We physical therapists pride ourselves on being able to truly impact our patients’ lives. There’s no better feeling than helping patients reduce their pain and reach their goals. But, as most of us know, there are always those few patients who fall off the radar, never to return before completing their plans of care (POCs). But, how do you know if your PT patient is about to drop out?
It’s a frustrating feeling for everyone involved, but luckily, there are tell-tale signs that patients are becoming disengaged. If you spot the signs early enough, you can intervene and turn things around.
1. Failing to Comply with Their Home Exercise Program (HEP)
As any therapist knows, home exercise is one of the most important—if not the most important—components of PT, and patients agree. In our PT Patient Experience Report 77% of patients felt an effective HEP had a direct link to a good PT outcome. If your patient isn’t doing their exercises, that’s a good sign that they’re not engaged in therapy. This could be an issue from the get-go, or it could develop over time as the patient becomes increasingly disengaged.
In some cases, patients will initially do their HEP like clockwork but later will begin to avert their eyes when you ask about it. In other cases, patients never really grasp the importance of their home exercises in the first place.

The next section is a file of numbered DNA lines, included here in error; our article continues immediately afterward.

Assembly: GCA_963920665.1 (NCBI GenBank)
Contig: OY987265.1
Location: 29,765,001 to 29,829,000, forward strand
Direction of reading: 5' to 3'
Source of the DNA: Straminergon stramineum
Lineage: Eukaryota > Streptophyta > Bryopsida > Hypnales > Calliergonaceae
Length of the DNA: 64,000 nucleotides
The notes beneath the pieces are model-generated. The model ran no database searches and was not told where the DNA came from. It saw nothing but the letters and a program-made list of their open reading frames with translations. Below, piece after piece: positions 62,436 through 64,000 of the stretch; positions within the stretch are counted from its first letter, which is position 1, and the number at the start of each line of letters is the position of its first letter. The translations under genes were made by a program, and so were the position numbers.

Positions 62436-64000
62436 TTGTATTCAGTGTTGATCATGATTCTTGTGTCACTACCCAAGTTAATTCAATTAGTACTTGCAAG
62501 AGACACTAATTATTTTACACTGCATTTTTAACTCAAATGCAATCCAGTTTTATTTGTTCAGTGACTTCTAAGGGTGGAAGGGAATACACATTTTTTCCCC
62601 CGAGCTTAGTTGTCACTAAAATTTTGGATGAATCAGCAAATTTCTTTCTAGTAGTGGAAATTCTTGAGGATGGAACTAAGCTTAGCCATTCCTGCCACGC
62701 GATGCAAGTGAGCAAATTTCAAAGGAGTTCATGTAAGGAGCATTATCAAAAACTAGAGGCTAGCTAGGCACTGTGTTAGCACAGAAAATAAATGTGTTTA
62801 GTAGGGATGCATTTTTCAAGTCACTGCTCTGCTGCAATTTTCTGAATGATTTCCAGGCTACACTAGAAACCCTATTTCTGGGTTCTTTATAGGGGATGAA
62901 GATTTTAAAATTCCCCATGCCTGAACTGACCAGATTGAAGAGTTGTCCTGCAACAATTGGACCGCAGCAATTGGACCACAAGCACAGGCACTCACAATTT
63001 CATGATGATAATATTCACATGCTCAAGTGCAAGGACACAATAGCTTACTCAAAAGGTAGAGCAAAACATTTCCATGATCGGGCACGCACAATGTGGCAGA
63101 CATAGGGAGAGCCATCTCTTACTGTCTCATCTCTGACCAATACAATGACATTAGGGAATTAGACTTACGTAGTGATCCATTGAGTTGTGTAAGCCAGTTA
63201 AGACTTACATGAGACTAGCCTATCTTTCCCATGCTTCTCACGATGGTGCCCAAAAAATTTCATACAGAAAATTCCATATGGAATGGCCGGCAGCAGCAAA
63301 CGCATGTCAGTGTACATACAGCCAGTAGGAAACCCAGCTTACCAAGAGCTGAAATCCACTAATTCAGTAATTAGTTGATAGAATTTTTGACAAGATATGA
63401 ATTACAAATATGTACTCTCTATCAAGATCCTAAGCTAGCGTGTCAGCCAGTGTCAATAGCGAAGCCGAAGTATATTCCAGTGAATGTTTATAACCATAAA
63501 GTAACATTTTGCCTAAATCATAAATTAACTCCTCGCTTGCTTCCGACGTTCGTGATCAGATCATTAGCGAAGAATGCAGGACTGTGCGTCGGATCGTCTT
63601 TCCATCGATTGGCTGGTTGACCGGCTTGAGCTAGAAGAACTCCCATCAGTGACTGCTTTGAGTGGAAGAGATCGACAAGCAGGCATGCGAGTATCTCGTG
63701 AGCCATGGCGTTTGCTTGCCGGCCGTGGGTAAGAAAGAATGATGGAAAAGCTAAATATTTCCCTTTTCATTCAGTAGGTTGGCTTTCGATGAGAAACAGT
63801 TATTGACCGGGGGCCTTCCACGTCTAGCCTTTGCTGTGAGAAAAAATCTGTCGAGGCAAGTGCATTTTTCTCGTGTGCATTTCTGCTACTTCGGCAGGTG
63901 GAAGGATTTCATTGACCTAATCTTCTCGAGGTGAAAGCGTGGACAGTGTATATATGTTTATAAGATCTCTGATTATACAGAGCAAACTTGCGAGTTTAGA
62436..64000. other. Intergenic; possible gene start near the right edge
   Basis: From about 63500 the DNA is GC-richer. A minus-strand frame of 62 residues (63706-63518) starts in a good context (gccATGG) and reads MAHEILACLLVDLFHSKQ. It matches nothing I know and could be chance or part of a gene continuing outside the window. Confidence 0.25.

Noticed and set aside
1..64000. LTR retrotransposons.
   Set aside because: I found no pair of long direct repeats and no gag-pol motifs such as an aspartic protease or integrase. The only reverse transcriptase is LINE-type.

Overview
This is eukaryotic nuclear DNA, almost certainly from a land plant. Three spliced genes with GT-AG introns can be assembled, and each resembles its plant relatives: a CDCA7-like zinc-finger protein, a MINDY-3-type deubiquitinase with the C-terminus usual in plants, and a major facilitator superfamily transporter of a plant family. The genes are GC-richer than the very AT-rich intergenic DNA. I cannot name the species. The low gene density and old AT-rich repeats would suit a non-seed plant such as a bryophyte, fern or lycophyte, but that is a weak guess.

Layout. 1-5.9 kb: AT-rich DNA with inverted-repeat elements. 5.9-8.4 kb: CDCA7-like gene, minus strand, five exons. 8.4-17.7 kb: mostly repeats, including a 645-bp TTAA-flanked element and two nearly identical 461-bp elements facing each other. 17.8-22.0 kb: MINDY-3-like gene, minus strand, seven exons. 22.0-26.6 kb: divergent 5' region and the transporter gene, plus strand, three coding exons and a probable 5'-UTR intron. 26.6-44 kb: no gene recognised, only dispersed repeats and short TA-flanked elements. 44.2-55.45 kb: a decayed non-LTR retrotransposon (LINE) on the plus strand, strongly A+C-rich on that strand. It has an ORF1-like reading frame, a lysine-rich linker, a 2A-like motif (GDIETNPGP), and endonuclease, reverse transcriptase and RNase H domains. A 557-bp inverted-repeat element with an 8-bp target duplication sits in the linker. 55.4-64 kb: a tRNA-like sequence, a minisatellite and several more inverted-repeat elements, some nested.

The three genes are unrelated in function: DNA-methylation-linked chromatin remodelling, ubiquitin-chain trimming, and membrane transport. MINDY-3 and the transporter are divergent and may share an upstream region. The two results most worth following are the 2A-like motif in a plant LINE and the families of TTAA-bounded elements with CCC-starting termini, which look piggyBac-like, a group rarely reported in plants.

Make a point to stress the importance of self-care during your initial evaluation as well as during follow-up visits. If you find yourself in need of guidance to get patients fully on board, follow these four tips for HEP adherence:
- Actively engage with your patient in person and digitally.
- Be ready to adjust to accommodate your patient’s needs.
- Target a few exercises instead of handing them a book’s worth.
- Be specific in selecting exercises for your patient’s needs.
If these strategies still leave your patients looking for the exit door don’t forget to sit down and discuss solutions to excuses like, “I don’t have anywhere to do these exercises,” or “I’m not sure I’m doing them right.”
A sophisticated HEP platform that not only enables you to work with your patients to build an individualized HEP but also possesses a wealth of instructional videos to help them better understand how to do each exercise can help alleviate confusion and improve adherence. What’s more, our report found that 83% of patients who received their exercises digitally reported HEP success. And, with a dashboard that leverages remote therapeutic monitoring, you can get paid to track and monitor adherence with patients.
2. Skipping Appointments
When patients make PT a priority, they make sure they get to their appointments—no matter what. Conversely, when patients start canceling, no-showing, or arriving late, it’s a sure sign that they are not prioritizing their treatments. And if treatment is not a priority, it’s quite likely that your PT patient is about to drop out.
In this situation, there is more than one fix to consider. First, try sending appointment reminders via text or email in addition to providing verbal reminders at the end of each session. The last five years have seen exponential growth in digital healthcare delivery, and patients want in on this trend. According to our PT Patient Experience Report, patients are looking to simplify their pathways to care where:
- 81% prefer digital reminders, with texting as the top choice,
- 79% prefer to fill out intake paperwork at home, digitally,
- 70% prefer to pay with a digital option, and